Hazel Wheaton, Art Jewelry Magazine
When I first heard that Betty Helen Longhi and Cynthia Eid were writing a book on forming, I knew it would be good. But my already-high expectations fell short of the reality. In his introduction, Michael Good (no slouch in metal forming himself) states that the authors "have succeeded in assembling the first comprehensive textbook on synclastic and anticlastic forming." Which is a low-key way of saying that this book is exhaustive, beautiful, and the must-have volume on forming.
Longhi and Eid pitch their book toward all skill levels, starting with the basics so as to be easily accessible to beginners, and proceeding gradually and thoroughly (as fits their topic) into truly challenging territory by the book's end. Each forming technique covered (synclastic, anticlastic, spiculums, transitions, torqueing, foldforming and raising) begins with a thorough explanation of the process followed by a series of skill-building exercises. The foundation techniques, synclastic and anticlastic forming, are logically given the most space: Each has seven separate, progressively more challenging exercises for the reader to work through before moving on.
This isn't a project book; while some exercises may result in a beautiful formed cuff, or an intriguing shape you can easily suspend as a pendant, the intention throughout is to practice and master technique by exploring how metal moves. Periodic "Beyond the Exercise" blurbs point readers to how they may apply their new skill to a finished object, or how they may explore further. Photographs are used to excellent effect as the authors share not only meticulous process shots but also photos that illustrate the "right" and "wrong" ways to do things. The Appendix is a modestly named reference section that covers making patterns, a guild to soldering, cutting methods, tool making and customization, a rundown of metals, and a guide to refining and finishing; the information in the appendix alone makes the book worth buying.
In short, this is a benchmark book that belongs on every metalworker's shelf.
Review by Crafts Institute, UK
The foreword for this book talks about Professor Heikki Seppä, a Finnish-born metalsmith who revolutionised metal forming when he introduced the technique called anticlastic forming. Also known as reverse raising, this allowed metalworkers to bend sheet metal in any direction. Looking at the photographs of his work, you can see why this was important to him, and his pieces are as stunning as they are unusual. The rest of the book is written in the light of this, creatively using different techniques to fulfill what your imagination longs to form. There are detailed explanations of different tools and materials, followed by a host of technique to try, from how to hold your hammer to planishing and boughing (smoothing). There are colorful photographs throughout to inspire you, and exercises to practice, with plenty of step images along the way to help you create amazing results. Though the end results are impressive, the book is detailed enough that you can follow along and achieve the same in your own metal forming. Whether you’re brand new to working with metal, or you’re well practiced, there is something in this book for you, and it is essential reading for anyone who wants to improve their metal skills.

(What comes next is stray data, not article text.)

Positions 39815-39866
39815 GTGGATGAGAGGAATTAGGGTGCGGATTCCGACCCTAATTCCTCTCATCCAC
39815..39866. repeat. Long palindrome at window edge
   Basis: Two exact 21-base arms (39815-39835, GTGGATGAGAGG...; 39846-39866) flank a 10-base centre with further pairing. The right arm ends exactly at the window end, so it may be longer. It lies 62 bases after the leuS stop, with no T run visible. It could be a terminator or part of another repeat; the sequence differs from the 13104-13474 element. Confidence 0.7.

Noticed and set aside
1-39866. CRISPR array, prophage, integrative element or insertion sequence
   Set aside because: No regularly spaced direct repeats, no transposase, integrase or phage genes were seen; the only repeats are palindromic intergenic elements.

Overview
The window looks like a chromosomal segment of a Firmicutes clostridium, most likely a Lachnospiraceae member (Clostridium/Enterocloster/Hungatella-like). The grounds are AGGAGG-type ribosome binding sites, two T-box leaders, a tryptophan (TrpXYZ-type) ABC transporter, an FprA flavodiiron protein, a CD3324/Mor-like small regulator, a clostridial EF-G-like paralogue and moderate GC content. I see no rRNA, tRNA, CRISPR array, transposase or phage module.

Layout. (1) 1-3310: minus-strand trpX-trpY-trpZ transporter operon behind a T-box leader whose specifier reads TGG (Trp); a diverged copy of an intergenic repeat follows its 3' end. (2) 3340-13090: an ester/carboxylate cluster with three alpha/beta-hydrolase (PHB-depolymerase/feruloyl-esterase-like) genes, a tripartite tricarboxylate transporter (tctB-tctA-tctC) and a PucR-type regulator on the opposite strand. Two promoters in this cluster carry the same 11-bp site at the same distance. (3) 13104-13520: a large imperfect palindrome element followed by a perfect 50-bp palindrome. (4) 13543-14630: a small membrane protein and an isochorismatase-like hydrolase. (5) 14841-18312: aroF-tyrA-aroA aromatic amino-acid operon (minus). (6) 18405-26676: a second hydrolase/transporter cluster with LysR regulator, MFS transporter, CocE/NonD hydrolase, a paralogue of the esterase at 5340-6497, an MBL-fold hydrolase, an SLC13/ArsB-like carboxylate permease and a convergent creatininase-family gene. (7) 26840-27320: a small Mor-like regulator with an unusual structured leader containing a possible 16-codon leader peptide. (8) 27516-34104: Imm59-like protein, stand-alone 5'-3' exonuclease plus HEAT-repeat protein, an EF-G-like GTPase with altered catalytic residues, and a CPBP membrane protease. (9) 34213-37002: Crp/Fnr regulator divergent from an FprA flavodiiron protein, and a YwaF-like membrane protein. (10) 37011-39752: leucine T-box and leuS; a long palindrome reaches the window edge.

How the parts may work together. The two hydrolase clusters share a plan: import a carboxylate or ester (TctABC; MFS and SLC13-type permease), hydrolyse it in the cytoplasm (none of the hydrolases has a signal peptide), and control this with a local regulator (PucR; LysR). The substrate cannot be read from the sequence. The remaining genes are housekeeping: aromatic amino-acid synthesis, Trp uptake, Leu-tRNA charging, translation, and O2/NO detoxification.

I love the book!! I have bought three copies, gave two away to friends plus I ordered 20 some for my students to purchase at the college. I took a long course with Heiki Seppä at Haystack in 1990, where I also met lovely Betty Longhi. Later I invited Betty to give us a workshop at the New Brunswick College of Craft and Design in Fredericton, NB. Canada. I have been teaching with my many samples and my sketches from Heikki' era, but this book, is the cherry on my cake! Thanks a million.
Creative Metal Forming by Betty Helen Longhi and Cynthia Eid is a beautiful book. The authors remained faithful to the original concepts that Heikki Seppa developed. The photographs in this new book beautifully illustrate the techniques. This volume is an authoritative explanation of shell forming to future generations of metalsmiths.
... an insightful and important contribution for those interested in exploring the knowledge of metal forming. Longhi and Eid bring a new level of accessibility by communicating these processes so well through imagery and their descriptions. Drawing on their combined decades of experience they have succeeded in creating a new milestone for the metal arts field.
Every sentence contains a wealth of information. Betty Helen Longhi and Cynthia Eid have succeeded in conveying effectively all that they know about metalsmithing.
Their generosity in teaching is immense. Even as an amateur hobbyist and occasional student, I recognize that what these two amazing women have to offer is too valuable to ignore.